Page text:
One thing most of the games on this list have in common is that, while they can often support several people, you can’t play them with larger groups. This can be problematic if you’re at a bigger party, and everyone wants to be involved with the game.

Well, that’s where Deception: Murder in Hong Kong excels. Sure, you can play it with a minimum of four players if you want…but you can also play with up to twelve people. That’s more than enough to accommodate large groups of people without anyone being left out.

In this adrenaline-inducing game, players become forensic scientists trying to solve a murder. There’s a twist here, though: one of the players is the murderer, and it’s up to the others to figure out who.


  • Up to 12 people can play at once.
  • With over 250 cards, this game has a high replay value.
  • Interesting murder mystery plot with a traitorous twist.
  • The pieces look lovely.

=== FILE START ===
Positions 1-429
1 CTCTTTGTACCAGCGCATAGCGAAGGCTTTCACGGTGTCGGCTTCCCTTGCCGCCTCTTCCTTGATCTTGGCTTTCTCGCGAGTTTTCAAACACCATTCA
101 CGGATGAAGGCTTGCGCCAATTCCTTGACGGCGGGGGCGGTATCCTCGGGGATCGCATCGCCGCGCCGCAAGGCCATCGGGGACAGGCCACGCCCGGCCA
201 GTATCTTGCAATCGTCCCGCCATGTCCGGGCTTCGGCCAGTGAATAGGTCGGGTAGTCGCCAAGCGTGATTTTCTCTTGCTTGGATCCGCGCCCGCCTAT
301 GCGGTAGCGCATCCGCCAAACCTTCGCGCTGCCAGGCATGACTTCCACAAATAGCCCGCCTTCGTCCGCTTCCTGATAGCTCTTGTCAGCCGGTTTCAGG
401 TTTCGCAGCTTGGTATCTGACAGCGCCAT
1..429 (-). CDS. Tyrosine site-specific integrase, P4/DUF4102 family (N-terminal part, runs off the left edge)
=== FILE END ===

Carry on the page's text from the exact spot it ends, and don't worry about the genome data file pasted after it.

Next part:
• The minimum number of players may be four, but many say it’s better with larger groups.
  • It’s an extremely fast-paced game, so if you’re looking for something to really settle into, this may not be for you.

Salem 1692

Who doesn’t like a little bit of historical creepiness? We sure do! If historical stories are your thing, then you shouldn’t hesitate to grab a copy of Salem 1692.

As you may have guessed from the name, the story is about the witch trials of 1692. Players can accuse each other of witchcraft through a combination of cards, acting, and randomness. Your goal is to sniff out who the actual witches are and rid the town of Salem of their presence…without getting accused yourself.

We don’t know about you, but we’re also absolutely spellbound by the packaging for this game. It’s designed to look like a book, with a magnetic closing mechanism to safely tuck away the pieces. We love the idea of being able to store a game on a book shelf, with guests being none the wiser.


  • Brilliant packaging.
  • You can play games quickly.
  • Allows 4-12 people to play.